Shotokan Karate Magazine Issue 155
Featuring SENSEI MICHAEL BUSHA 5th Dan
Shotokan Karate Magazine Issue 155
SENSEI MICHAEL BUSHA 5th Dan. Interview By John Cheetham.
CREATING YOUR OWN KATA. By Slavko Bubalo.
LETTERS TO THE EDITOR.
MICHAEL BUSHA 5th Dan. PART TWO INTERVIEW.
THE ILLUSIONARY NATURE OF MODERN LOGIC. By Paul Mitchell.
THE HOUSE OF SHOTO. By Dr Wolf Herbert.
UNMASKING PIT BULLS & COBRAS. By Guillermo Laich, M.D., Ph.D.
ARE THE BEST TECHNICIANS THE BEST TEACHERS? By John Cheetham.
This Magazine is available to buy as a printed back issue
EDITORIAL By John Cheetham.
The featured interview in this edition is a captivating story by Illinois based Shotokan sensei, Michael Busha. Without being a famous household name in our style, Michael Busha is a very experienced Shotokan karateka who spent 14 years training in Japan. I enjoyed doing this interview, it reaffirmed for me that it’s not always the famous karateka who have the best stories to tell. In fact, many times, it’s quite the opposite, as I’ve come to realise over the years through doing countless interviews for the magazine. You don’t have to be a former World Champion or Chief Instructor of an Organization to have a substantial narrative to convey after many years of dedicated, continuous practise and experience of Shotokan Karate-do. It’s a lengthy interview presented in two parts, as we’ve done in previous editions.
Karate experience coupled with general life-experience is the formula most SKM readers are looking for, with regards to interviews and stories etc. If we received a really good, interesting interview with a young karateka, I’d publish it without hesitation regardless of their age. The offer is there for everyone. However, most interviews we have received from young students or young instructors are generally focused on the sport/competition element, which is quite natural, they are young karateka! It’s a young person’s domain.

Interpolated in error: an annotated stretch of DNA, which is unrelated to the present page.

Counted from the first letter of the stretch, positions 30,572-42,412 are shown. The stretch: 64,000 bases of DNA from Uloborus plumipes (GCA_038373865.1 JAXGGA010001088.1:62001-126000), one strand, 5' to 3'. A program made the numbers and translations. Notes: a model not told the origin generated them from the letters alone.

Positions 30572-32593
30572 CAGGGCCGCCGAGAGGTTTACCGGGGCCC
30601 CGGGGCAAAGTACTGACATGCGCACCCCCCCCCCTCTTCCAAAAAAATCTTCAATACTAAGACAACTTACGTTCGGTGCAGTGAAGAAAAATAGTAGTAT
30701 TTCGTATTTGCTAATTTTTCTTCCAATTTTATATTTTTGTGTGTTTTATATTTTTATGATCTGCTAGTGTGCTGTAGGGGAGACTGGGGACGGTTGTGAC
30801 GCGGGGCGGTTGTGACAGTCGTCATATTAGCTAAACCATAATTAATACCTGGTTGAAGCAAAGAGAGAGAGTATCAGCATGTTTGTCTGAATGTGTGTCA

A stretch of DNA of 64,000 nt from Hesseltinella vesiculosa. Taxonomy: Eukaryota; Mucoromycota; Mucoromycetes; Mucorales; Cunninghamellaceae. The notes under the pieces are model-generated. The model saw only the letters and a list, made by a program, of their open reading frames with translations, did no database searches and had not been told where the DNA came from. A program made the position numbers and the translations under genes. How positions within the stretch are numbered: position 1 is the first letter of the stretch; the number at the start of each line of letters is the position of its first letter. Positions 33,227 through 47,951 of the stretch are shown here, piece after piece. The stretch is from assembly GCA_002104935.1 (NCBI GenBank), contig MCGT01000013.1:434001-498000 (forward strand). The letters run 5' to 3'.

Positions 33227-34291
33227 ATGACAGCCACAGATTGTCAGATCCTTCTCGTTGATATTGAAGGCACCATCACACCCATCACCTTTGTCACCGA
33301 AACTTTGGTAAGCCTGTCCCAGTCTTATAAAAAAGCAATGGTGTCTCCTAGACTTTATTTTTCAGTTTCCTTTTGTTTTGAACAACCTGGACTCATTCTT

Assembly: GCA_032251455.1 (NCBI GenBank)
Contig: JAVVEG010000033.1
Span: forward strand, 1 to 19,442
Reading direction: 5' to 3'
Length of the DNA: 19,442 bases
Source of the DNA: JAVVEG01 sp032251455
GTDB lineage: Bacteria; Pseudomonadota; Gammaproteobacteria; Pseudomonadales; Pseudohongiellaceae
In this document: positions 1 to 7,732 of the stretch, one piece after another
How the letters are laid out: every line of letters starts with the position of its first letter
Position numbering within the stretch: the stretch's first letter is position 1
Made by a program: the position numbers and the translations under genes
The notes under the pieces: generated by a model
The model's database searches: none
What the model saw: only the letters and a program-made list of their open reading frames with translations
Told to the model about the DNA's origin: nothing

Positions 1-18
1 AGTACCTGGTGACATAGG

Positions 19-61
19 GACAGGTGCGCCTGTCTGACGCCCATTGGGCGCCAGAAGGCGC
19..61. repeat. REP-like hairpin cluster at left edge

These days, SKM’s focus is on realistic, pragmatic, self-defence, practical-karate and philosophical aspects which are some of the important elements within our art. As well as simply practising Shotokan Karate-do as a Classical Martial Art. Plus, regardless of one’s age, a serious focus on karate for health, staying as fit as possible and trying to remain injury free. It’s a natural progression on the Karate journey.
I thought I’d start off the first edition of the new year with articles by three regular contributors; namely, Paul Mitchell, Dr Bill Laich and Dr Wolf Herbert. Three more diverse articles would be hard to find.
Part of Paul Mitchell’s story basically points out the importance of ‘hikite’, often frowned upon by modern-day karateka. He puts a good case forward for us to continue utilising hikite with our techniques. I really like what he says.... “I believe that martial arts should be a blend of beautiful movements and deadly techniques.”
Dr Bill Laich’s article is a psychological evaluation of different types of aggressive, violent-minded individuals, who I’m certain many of us will have come across at some point and possibly sometimes had to deal with a situation with this type of character.
Dr Wolf Herbert’s piece has a lot of historical content: he states...“The house of Shoto has Chinese roots and design, an Okinawan foundation and is a Japanese construction with Western reinforcements.”
‘Creating Your Own Kata’ maybe is controversial but it also may appeal to some karateka, simply to whet their creative appetite. Or if you have an injury or a disability, it could be beneficial, where doing normal Kata is difficult to navigate. It’s a personal choice. It’s interesting to read how Asai sensei and Ohshima sensei differed completely on this subject.
Good training, Editor.